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Project Lombok

Project Lombok

The Scala Programming Language jsdt - Debug javascript in ie,firefox,chrome,safari,opera and all browsers support ajax Javascript Debug Toolkit is a software can debug javascript in ie,firefox,safari,chrome,opera,mobile ie browser,mobile opera browser and so on .It works in all the browser support ajax. Javascript Debug Toolkit 2.2.0 is published! update site URL: Browser support of debug tools There are tow version of jsdt. Javascript Debug Toolkit s0.5 is a Green-free installation software. *document* Green version of jsdt,need JRE1.5 *download* Install version in windows. Javascript Debug Toolkit 2.2.0 version is a eclipse plugin to debug javascript crossbrowser. *document* *download* Javascript Debug Toolkit 可以在ie,firefox,safari,chrome,opera, 移动IE浏览器,移动opera浏览器等任何支持ajax的浏览器中调试javascript. jsdt有两个版本 独立版是绿色跨平台跨浏览器的软件,可以在windows和linux上运行 文档 解压版需要安装jre1.5 解压版 安装版在windows下安装即可运行 *安装版*

Stereotype Annotations Cut Down XML Configuration in Spring nnotations have been part of the Spring Model-View-Controller (MVC) Framework since Spring 2.0. In Spring, annotations can greatly reduce the amount of XML bean configuration and wiring needed. Given the many components of the Spring MVC environment (handler mapping, controller, view resolver, and view), XML configuration can turn unwieldy in a hurry. So, Spring MVC configuration is certainly one area that can really benefit from reduced configuration. As of Spring 2.5, the framework added new annotations to more easily configure and assemble the components of a multi-layered application, such as you might find in an MVC-designed system. In fact, an important type of annotation added in Spring 2.5, stereotype annotations, is for configuring the Spring MVC controller components. Are these new annotations critical to your applications? In Spring framework 3.0 there will be a number of deprecations, for example, the old MVC controller hierarchy. Stereotype Annotations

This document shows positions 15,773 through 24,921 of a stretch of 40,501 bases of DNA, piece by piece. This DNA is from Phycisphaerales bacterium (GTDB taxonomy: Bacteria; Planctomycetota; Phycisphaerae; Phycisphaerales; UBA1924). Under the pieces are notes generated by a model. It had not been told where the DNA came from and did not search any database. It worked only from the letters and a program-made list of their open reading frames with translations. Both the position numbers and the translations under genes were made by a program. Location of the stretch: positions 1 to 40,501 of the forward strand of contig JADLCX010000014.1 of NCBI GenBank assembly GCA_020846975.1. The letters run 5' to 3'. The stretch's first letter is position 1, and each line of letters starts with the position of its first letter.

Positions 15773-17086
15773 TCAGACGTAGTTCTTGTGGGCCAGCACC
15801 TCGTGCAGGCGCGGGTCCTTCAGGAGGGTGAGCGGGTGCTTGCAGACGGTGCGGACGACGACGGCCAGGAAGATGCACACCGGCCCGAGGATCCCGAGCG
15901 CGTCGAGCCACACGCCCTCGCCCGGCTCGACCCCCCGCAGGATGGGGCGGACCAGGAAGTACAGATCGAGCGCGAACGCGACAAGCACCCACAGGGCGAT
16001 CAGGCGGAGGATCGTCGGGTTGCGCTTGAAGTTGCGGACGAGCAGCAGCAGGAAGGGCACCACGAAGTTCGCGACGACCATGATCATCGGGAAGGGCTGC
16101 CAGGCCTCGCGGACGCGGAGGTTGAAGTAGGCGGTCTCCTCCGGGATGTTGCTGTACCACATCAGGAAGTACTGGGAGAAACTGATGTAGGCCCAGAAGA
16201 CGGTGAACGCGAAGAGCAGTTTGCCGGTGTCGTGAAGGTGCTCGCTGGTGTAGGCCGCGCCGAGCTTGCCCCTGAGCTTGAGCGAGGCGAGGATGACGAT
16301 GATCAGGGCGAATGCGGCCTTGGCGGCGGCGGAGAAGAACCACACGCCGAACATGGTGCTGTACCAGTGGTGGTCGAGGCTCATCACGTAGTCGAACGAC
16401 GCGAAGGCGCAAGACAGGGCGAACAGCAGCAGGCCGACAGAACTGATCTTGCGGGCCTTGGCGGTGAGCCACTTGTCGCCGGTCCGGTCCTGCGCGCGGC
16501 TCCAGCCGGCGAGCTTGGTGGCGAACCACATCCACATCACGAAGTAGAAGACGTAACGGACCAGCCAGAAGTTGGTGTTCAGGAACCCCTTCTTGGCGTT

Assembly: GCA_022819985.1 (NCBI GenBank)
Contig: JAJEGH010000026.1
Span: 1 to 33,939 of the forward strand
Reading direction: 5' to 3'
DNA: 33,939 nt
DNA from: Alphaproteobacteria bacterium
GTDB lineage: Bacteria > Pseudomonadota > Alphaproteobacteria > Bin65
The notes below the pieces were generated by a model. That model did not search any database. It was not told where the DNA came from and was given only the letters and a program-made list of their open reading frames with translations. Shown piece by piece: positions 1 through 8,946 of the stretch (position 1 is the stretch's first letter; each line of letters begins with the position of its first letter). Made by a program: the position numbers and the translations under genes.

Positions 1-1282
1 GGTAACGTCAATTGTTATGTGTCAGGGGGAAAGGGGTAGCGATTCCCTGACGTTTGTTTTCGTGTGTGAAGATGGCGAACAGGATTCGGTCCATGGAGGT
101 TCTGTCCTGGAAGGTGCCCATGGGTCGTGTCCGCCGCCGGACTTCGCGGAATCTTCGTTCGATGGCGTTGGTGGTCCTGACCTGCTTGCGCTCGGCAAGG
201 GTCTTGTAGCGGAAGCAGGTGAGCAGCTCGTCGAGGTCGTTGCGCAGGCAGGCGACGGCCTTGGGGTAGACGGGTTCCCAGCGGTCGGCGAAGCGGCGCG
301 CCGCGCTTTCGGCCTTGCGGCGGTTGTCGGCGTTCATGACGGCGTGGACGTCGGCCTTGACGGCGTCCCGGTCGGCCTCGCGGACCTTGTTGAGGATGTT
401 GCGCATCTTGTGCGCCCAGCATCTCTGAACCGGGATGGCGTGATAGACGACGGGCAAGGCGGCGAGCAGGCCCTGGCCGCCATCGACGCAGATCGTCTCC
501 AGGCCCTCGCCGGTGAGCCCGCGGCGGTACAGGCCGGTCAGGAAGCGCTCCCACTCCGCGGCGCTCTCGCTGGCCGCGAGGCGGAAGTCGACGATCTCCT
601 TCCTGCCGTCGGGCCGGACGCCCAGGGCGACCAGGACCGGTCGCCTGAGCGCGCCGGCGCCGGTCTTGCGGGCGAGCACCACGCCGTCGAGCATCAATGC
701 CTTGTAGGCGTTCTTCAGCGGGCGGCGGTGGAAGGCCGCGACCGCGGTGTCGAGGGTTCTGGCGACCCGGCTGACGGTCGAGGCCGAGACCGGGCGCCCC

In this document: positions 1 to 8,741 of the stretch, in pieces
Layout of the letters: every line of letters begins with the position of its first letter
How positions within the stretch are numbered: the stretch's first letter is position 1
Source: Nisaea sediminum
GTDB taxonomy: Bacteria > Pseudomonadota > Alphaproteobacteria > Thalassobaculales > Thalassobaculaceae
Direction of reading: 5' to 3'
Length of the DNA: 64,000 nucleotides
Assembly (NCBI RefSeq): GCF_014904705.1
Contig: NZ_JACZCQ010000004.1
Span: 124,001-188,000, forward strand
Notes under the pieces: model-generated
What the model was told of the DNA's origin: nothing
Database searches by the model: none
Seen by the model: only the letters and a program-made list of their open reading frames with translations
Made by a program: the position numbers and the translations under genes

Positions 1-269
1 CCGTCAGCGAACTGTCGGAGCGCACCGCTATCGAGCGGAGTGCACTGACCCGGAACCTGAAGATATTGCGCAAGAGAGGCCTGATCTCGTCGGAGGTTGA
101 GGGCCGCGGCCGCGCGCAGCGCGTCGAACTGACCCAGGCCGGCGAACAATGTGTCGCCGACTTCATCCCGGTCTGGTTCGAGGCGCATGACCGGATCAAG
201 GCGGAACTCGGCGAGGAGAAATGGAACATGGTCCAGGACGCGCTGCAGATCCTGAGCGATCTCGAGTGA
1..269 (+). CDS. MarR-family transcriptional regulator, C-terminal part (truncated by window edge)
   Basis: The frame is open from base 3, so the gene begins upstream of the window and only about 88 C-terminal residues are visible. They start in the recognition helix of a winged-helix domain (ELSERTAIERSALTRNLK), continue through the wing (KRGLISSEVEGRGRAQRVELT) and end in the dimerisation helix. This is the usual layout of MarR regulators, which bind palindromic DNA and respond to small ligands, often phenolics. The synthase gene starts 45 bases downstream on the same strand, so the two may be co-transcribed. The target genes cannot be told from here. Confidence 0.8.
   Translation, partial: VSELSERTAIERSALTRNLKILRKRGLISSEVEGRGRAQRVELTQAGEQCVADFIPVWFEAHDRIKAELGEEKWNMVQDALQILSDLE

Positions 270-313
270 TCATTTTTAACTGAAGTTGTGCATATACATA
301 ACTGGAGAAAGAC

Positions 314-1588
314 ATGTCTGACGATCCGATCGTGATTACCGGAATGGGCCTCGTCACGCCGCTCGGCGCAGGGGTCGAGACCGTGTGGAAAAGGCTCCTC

Fantom Programming Language On TermKit I've been administering Unix machines for many years now, and frankly, it kinda sucks. It makes me wonder, when sitting in front of a crisp, 2.3 million pixel display (i.e. a laptop) why I'm telling those pixels to draw me a computer terminal from the 80s. And yet, that's what us tech nerds do every day. The default Unix toolchain, marked in time by the 1970 epoch, operates in a world where data is either binary or text, and text is displayed in monospace chunks. The Unix philosophy talks about software as a toolset, about tiny programs that can be composed seamlessly. In the meantime, we've gotten a lot better at displaying information. And yet the world of Unix is rife with jargon, invisible processes, traps and legacy bits. So while I agree that having a flexible toolbox is great, in my opinion, those pieces could be built a lot better. I see TermKit as an extension of what Apple did with OS X, in particular the system tools like Disk Utility and Activity Monitor. Rich Display Pipes

Annotation based Caching in Java I probably had to write cache to store results of expensive operations or queries a dozens of times over last ten years of Java. And this week, I had to redo again. Though, there are a lot of libraries such as JCS , Terracota or Tangosol, but I just decided to write a simple implementation myself. First I defined an annotation that will be used to mark any class or methods cachable: 1 import java.lang.reflect.*; 2 import java.lang.annotation.*; 3 4 5 6 7 8 9 @Target({ElementType.TYPE, ElementType.METHOD}) 10 @Retention(RetentionPolicy.RUNTIME) 11 public @interface Cacheable { 12 13 14 15 boolean cache() default true; 1617 18 19 20 21 22 int maxCapacity() default 1000; 2324 25 26 27 28 boolean synchronizeAccess() default false; 2930 int timeoutInSecs() default 300; 3132 33 34 35 public boolean canReloadAsynchronously() default false; 36 } 3738 I then defined a map class to store cache: A couple of interfaces to load or search key/values: A utility class for storing pair of objects: